Fireworks and dogs

Many dogs become distressed when they hear loud noises such as trucks, vacuum cleaners, thunder and fireworks. This is because their senses are more acute than ours and they see, hear and sense things that we cannot. Emergency room veterinarians are used to seeing pets at this time of year due to traumatic injuries (pets panicking during firework displays may injure themselves or run into traffic) or because of diarrhea (colitis due to severe stress). As we prepare for the ‘firework’ holidays such as Victoria Day and Canada Day we wanted to put together a list of tips to help prepare and protect your pets when you anticipate that they may be exposed to loud noises that they do not like. 

  • ·         Keep your pets inside during a firework display. They will be distanced from the noise and therefore feel more protected, and they will be less likely to injure themselves indoors. It is best to try to have dogs outside for their evening walk before it is time for any fireworks. If you do choose to have your dog outdoors, please insure that they are safely leashed and that they are wearing identification in case they do slip away from you.
  • ·         Make sure that during a firework display your windows and doors are closed in order to help prevent your pets from hearing it at full volume. If the fireworks are very nearby, you may also want to close curtains to shut out the flashing lights. You can somewhat drown out the noise created by fireworks by leaving a television or radio on.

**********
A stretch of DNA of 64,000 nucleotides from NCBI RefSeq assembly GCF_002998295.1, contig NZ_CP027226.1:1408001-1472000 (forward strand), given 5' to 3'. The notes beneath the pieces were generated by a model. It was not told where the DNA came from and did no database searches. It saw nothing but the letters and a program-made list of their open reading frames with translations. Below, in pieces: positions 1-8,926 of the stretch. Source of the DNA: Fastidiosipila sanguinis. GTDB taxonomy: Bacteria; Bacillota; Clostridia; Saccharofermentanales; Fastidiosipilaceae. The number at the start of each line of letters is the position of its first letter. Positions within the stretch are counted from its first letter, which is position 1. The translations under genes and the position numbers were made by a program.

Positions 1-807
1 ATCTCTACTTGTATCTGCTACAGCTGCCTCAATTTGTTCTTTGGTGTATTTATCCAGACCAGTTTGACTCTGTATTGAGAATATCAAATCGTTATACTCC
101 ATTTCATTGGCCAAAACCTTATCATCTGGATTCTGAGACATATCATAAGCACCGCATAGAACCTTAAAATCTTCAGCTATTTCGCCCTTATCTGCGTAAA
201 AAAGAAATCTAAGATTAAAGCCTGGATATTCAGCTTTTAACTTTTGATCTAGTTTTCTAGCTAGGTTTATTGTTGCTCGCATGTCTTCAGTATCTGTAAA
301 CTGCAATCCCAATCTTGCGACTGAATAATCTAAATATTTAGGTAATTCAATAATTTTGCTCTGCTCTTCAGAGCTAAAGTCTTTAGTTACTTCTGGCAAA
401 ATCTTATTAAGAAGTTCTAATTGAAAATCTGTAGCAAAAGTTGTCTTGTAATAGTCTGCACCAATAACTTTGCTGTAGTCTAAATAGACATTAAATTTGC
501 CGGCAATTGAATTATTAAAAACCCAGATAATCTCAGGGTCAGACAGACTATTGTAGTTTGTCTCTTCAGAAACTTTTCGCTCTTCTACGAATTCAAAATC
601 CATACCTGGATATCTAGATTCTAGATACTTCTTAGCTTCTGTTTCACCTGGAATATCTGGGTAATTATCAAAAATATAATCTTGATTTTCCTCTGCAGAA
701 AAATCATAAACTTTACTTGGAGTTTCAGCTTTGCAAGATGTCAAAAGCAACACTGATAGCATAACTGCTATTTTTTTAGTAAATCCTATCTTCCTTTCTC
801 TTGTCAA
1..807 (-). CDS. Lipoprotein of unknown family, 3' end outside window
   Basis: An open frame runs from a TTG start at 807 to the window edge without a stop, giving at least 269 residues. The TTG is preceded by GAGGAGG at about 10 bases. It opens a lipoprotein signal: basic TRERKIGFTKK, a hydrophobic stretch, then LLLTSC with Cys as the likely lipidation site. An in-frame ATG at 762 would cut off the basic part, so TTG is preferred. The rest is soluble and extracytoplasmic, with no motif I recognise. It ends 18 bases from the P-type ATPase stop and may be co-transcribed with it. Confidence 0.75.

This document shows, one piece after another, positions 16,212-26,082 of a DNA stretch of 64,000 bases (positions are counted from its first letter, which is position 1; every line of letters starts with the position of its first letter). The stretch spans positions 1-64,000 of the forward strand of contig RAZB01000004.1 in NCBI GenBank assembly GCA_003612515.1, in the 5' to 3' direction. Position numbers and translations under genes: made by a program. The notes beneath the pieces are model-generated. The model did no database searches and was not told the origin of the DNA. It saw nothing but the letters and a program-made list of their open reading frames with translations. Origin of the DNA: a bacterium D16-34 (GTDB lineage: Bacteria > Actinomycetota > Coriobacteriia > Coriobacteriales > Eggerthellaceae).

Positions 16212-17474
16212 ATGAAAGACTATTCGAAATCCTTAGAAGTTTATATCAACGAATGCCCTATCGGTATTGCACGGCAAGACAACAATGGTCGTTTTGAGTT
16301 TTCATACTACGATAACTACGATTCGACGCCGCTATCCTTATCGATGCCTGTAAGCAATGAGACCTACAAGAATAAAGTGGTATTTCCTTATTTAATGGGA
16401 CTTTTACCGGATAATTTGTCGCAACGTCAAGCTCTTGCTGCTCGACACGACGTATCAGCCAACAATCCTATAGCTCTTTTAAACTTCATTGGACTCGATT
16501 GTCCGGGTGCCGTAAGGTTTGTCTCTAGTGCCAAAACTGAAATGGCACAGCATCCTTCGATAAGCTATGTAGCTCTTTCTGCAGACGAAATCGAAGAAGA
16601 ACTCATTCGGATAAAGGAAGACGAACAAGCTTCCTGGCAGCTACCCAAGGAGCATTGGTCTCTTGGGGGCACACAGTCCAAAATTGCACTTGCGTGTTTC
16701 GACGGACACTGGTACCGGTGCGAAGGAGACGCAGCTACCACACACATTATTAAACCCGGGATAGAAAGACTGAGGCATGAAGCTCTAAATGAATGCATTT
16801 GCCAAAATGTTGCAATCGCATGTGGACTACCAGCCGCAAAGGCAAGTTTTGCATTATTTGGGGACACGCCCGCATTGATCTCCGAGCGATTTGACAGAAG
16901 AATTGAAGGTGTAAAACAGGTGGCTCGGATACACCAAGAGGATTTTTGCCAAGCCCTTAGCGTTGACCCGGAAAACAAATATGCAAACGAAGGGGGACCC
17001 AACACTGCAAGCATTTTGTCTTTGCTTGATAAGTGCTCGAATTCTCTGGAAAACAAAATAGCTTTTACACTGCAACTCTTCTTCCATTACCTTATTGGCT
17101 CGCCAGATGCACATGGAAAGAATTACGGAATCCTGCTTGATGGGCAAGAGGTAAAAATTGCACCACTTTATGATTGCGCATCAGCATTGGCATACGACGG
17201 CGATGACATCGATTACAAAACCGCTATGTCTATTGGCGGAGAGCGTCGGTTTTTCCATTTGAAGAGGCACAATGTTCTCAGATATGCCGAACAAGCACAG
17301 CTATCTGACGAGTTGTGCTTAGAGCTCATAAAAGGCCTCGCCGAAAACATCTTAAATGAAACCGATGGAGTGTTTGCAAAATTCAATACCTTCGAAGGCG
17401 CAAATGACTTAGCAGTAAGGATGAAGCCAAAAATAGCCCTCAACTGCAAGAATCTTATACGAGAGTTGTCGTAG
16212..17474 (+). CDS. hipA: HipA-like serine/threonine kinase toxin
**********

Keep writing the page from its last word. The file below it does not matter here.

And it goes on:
• ·         Make sure not to change your routines or to reward the dog’s frightened behaviours. Although we naturally want to comfort our pets, it does not help to reward their fear. It will be more calming to them if you go about things in a normal way, and not react at all to the fireworks yourself. 
  • ·         Try distracting your pet during periods of stress by playing with them, practicing training moves or giving them a new toy or a favourite thing to chew.
  • ·         Remember that fireworks may be toxic. Pets may try to sniff, eat or lick used or unused fireworks which contain potentially toxic substances.  If your pets are brave and are exposed to fireworks while in use, they may be at risk for burns or trauma to their face and paws if not watched closely.

In some cases, our pets will experience extreme fear due to fireworks or other loud noises. For these pets, there are natural supplements, medications and training techniques that may help.  Feel free to consult with one of our veterinarians if you feel that you and your pet need this extra help. 

Happy Victoria Day from the health care team at Eglinton Vet!